The relentless pressure to achieve a positive body image often neglects the profound impact of external influences. Media, patriarchy, capitalism, and societal norms play a significant role in shaping our perceptions of beauty and desirability. These external forces can be powerful and difficult to overcome on an individual level. Shifting the focus from individuals to systemic change is essential to combat these harmful influences effectively.
In the pursuit of positive body image, it's important to recognize that it's a false goal that places undue emphasis on appearance, promotes comparison, and oversimplifies the complex journey to self-love and acceptance. Instead of striving for an unattainable state of constant positivity, we should shift our focus to holistic well-being, mental health, and dismantling the harmful external influences that perpetuate unrealistic beauty standards.
Consider Body Neutrality
Body neutrality offers a contrasting approach, alleviating the pressure and appearing as a more manageable and attainable objective. Anne Poirier, renowned for "The Body Joyful," introduced this concept, providing a comforting space to depart from body negativity without imposing the expectation to magically adore every aspect of oneself. Embracing body neutrality encourages us to prioritize understanding individuals as complete humans, shifting the focus of our worth, value, and identity from external appearances to internal qualities. It assists in unraveling the intricate societal norms dictating the significance of various body types, revealing a clear truth: while beauty and attractiveness hold appeal, they don't reveal anything about one's character, personality, lifestyle, or the treatment and life they deserve.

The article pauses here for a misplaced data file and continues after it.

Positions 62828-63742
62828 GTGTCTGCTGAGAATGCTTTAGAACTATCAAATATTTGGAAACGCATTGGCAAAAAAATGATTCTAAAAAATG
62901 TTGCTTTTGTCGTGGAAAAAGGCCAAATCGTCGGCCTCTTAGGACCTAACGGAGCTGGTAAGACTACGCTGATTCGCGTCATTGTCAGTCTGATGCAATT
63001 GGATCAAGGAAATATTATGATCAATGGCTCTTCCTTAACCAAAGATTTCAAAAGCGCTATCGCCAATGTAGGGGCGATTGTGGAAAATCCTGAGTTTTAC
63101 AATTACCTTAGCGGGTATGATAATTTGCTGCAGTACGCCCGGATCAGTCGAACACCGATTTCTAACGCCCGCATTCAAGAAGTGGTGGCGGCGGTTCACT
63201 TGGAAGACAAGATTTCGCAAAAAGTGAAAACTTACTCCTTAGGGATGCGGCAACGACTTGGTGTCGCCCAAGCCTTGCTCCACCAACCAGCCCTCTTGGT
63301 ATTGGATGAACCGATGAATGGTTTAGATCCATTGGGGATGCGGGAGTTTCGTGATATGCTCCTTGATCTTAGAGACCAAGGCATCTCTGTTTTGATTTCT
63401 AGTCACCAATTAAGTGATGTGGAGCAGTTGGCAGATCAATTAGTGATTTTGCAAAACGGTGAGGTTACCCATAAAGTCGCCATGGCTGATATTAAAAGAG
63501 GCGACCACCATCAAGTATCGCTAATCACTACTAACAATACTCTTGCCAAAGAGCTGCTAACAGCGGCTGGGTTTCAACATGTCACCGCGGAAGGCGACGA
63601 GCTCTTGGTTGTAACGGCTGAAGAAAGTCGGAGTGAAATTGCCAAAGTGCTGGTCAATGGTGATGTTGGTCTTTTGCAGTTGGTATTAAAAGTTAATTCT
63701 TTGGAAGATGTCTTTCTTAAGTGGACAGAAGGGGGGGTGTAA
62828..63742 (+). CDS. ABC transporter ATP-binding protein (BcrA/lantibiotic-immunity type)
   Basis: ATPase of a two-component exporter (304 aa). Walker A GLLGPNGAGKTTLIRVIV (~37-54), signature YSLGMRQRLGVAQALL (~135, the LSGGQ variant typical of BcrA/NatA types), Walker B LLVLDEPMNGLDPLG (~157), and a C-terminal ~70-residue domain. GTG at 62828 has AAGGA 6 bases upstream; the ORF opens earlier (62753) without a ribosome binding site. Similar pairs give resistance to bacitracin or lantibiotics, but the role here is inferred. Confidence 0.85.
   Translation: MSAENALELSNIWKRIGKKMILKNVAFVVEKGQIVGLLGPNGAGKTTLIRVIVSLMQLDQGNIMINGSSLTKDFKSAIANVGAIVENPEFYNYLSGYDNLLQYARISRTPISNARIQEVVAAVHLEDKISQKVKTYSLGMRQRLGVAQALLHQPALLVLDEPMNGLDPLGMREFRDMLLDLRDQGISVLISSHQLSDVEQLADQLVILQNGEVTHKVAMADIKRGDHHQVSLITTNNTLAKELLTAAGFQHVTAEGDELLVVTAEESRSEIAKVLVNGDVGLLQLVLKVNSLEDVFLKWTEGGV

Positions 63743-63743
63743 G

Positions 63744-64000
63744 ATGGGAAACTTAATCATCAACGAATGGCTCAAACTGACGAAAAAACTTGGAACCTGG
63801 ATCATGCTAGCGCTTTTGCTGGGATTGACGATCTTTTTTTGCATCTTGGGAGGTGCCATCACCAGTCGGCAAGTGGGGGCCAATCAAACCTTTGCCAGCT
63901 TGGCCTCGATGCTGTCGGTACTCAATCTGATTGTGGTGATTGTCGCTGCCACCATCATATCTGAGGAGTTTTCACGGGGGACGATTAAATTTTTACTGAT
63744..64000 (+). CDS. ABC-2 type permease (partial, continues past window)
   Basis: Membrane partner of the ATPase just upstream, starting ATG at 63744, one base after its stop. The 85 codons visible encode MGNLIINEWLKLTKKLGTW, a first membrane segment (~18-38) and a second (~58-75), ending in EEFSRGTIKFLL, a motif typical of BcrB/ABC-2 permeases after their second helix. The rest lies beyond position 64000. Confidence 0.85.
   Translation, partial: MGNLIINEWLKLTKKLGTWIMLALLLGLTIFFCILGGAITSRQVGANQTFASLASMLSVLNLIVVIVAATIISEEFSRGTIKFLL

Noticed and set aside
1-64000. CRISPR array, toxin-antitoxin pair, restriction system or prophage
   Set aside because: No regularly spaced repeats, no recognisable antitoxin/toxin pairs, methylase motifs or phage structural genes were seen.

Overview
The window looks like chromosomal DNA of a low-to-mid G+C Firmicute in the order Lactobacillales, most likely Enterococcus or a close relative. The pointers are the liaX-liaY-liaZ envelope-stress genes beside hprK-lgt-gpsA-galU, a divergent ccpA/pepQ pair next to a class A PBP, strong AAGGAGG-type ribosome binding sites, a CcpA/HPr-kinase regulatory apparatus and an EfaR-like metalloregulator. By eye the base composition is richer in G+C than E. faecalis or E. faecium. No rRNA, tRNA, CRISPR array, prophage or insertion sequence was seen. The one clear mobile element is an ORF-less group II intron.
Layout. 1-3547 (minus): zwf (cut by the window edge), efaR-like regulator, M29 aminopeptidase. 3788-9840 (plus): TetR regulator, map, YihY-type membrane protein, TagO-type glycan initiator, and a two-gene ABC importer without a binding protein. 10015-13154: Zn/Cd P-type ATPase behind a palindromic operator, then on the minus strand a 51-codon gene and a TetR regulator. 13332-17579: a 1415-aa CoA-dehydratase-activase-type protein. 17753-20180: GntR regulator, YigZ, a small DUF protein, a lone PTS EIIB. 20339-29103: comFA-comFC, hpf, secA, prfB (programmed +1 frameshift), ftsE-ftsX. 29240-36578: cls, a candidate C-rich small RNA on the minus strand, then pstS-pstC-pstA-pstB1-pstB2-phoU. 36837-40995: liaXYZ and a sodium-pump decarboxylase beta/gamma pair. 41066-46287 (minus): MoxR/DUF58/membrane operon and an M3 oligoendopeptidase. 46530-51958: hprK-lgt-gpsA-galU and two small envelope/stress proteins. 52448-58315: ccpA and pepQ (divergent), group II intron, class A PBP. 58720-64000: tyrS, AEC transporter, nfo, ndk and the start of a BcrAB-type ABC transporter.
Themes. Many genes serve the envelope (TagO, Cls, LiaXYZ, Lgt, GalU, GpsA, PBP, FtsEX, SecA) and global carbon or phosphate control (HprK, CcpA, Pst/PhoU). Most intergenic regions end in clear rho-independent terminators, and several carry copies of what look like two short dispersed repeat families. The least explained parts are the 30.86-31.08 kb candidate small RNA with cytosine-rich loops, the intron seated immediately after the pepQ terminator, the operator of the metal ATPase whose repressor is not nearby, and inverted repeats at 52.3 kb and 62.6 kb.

Neutrality grants room for things that previously felt overwhelming to simply exist without carrying heavy significance. Not exactly good, nor bad. These issues aren't cause for alarm or something demanding an immediate fix. They might be mildly irritating, prompting an eye roll or a shrug before moving on, but ultimately, they hold little weight. It empowers you to perceive yourself and the world with clarity, allowing you to reclaim emotional control from unworthy sources.
If you've struggled to cultivate love for your body, attempt this: verbalize or think about your major grievances regarding your body, then follow each with a reaffirmation like "and that's not a problem," "and that's understandable and okay," or "and that doesn't signify anything negative about me."
The idea is that any negative emotions you harbor about your body make sense considering all you've learned and encountered. Body neutrality offers a chance to delve into the origins of your beliefs and emotions. It's significant because acknowledging the validity of feeling critical about our bodies empowers us to welcome compassion for ourselves and our struggles instead of passing judgment.
Struggling with body image doesn't equate to being unintelligent, unreasonable, weak, or misinformed. Refusing to acknowledge our feelings about our bodies mirrors rejecting our bodies outright. To achieve peace and acceptance, we must collaborate with ourselves rather than oppose our feelings. This involves releasing the notion that self-criticism is baseless and should be overwritten with enforced positivity. Embracing our body image struggles with kindness, curiosity, and comprehension is crucial if we hope to dismantle them.